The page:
"It's just maturing," Johnson said. "It's time. Whether it's staff or the other players taking him aside or talking to him about what to do, what not to do, how to handle yourself in certain situations. It’s the more experiences he has and the more he learns.

"He's a smart kid. He's got this incredible passion to play the game, which is so much fun to watch. And I think it's just a matter of playing and getting that experience."

Johnson was a first-round draft pick (26th overall) of the White Sox in 1994 and spent five years on the South Side before moving to the Cubs system in 2005 (Triple-A Iowa) and then ending his playing career back in the Cubs system in 2009-10. He has talked with Contreras about what to expect in a big market.

During his first two weeks in The Show, Contreras had no issues adjusting to Chicago, hitting .355 with a 1.137 OPS, three homers and nine RBI in 11 games while playing catcher (six games), left field (four games) and first base (two games).

"You could put him anywhere," Johnson said. "He loves to play the game. No matter where you put him, he loves to compete. He loves the game of baseball.

"You could put him at second base or any outfield position, first, third. You could probably put him on the mound and he'd probably be a lights-out pitcher. He's just one of those guys that really competes. And that's what you look for in ballplayers."

Contreras has figured out how to keep his love of the game while learning to keep his cool, without censoring himself.

"He looks like the same old Willy," Johnson said. "He has so much fun playing the game. It's just infectious.

"They're going to love him [in Chicago]. Obviously, he's had a tremendous start. He's playing himself into the lineup every day.

"I think anybody that plays the game with that much passion and that much energy and that much life, you got to be likable."

Cubs win wild 15-inning thriller over Reds

Cubs win wild 15-inning thriller over Reds

CINCINNATI (AP) — Kris Bryant singled home the tiebreaking run in the 15th inning and the Chicago Cubs used three pitchers in left field while beating the Cincinnati Reds 7-2 on Tuesday night in the longest game of the season for both teams.

With the Cubs out of position players, relievers Travis Wood and Spencer Patton (1-0) alternated between left field and the mound in the 14th inning, which ended with Patton getting the final out. Wood then finished it off with reliever Pedro Stropin left.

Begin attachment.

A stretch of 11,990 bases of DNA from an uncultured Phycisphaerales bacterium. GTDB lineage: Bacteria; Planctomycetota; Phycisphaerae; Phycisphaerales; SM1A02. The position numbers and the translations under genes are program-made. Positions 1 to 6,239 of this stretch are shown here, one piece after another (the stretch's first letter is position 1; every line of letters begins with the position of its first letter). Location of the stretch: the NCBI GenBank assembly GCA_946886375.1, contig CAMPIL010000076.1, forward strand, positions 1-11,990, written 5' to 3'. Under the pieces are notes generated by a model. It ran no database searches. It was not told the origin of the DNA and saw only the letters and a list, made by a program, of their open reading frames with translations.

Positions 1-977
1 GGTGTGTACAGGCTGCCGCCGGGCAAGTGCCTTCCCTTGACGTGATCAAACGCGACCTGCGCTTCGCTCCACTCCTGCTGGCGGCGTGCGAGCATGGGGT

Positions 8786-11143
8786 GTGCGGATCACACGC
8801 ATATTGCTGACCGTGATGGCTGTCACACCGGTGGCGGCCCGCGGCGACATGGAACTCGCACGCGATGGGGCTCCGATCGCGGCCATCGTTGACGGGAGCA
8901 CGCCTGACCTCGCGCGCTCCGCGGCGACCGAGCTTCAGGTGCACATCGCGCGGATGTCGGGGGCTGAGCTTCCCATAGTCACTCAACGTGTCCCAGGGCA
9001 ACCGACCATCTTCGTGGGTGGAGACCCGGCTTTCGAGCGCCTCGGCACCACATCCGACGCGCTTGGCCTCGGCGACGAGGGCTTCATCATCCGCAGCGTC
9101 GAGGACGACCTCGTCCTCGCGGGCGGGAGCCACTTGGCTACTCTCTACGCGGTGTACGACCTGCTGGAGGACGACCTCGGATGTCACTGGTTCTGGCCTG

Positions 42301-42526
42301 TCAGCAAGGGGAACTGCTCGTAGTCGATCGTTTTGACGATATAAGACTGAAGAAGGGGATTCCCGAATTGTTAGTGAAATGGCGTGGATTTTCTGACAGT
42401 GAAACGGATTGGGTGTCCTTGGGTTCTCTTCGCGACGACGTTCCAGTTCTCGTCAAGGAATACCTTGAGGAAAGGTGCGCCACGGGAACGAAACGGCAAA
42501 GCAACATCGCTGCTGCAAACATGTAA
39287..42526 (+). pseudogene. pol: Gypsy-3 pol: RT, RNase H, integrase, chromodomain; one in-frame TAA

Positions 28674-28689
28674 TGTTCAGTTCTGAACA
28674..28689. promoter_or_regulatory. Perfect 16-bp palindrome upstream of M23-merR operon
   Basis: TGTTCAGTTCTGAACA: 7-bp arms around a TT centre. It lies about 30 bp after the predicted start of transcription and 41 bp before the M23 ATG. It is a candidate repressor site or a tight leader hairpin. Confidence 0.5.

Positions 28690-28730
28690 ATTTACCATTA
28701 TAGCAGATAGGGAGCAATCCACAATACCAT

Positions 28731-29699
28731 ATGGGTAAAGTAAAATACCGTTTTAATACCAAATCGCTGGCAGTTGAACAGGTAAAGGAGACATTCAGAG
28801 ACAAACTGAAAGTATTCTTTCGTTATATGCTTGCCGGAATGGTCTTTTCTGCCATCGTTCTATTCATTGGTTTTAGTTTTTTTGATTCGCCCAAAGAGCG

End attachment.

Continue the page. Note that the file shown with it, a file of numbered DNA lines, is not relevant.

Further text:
Bryant's only hit on Tuesday - a single off J.J. Hoover (1-2) - snapped the tie. Javier Baez added a grand slam in the 15th, the sixth career allowed by Hoover, which is a Reds record.

The National League's top team went 1-6 last week but has pulled out of the downturn by winning the first two games of a series against the Reds. The Cubs hit five homers - three by Bryant - while taking the opener 11-8.

Eugenio Suarez singled home the tying run with two outs in the ninth off Hector Rondon, his third blown save in 16 chances, setting the game on its meandering course.

Ben Zobrist led off the game with a homer off left-hander John Lamb. Left-hander Jon Lester singled home another run and allowed only one hit until the eighth inning, when Billy Hamilton homered. The Cubs' closer couldn't hold on.

A lot of the focus Tuesday was on Bryant, who was coming off a historic performance.

Bryant became the first major league player to hit three homers and two doubles in a game on Monday night. He set a Cubs record with 16 total bases and became the youngest Cubs player to hit three homers in a game since Ernie Banks did it in 1955, also at the age of 24.

Bryant broke his three-homer bat the first time up on Tuesday, cracking it on a groundout. The bat boy retrieved it and took it to the Major League Baseball authenticator, who labeled the bat and safely stored it. Bryant flied out, walked twice, fouled out with two runners aboard for the final out in the 10th, and struck out in the 13th before driving in the go-ahead run.

TRAINER'S ROOM

Reds: RHP Homer Bailey felt fine a day after throwing an inning in his first rehab start. Bailey, who is recovering from Tommy John surgery 13 months ago, is expected to pitch again on Saturday ... 2B Brandon Phillips fouled a ball off the inside of his left foot in the first inning. He fouled another pitch off the same foot in his next at-bat and got hit in the left side by a pitch from Rondon in the ninth.

UP NEXT

Cubs: Kyle Hendricks (5-6, 2.76) is 1-5 with a 3.79 ERA in seven road starts this season. He's 4-1 with a 1.93 ERA in seven home games.

Reds: Cody Reed (0-1, 6.75) makes his third career start. In his first appearance at Great American Ball Park last Friday, he gave up five runs in five innings of a 13-4 loss to the Padres.

Cubs: How Kris Bryant became a superstar in the making

Cubs: How Kris Bryant became a superstar in the making

What initially looked like a garbage-time home run for Kris Bryant – and day-after spin from Theo Epstein – actually summed up why the Cubs have a homegrown superstar and a franchise ready for another close-up in October.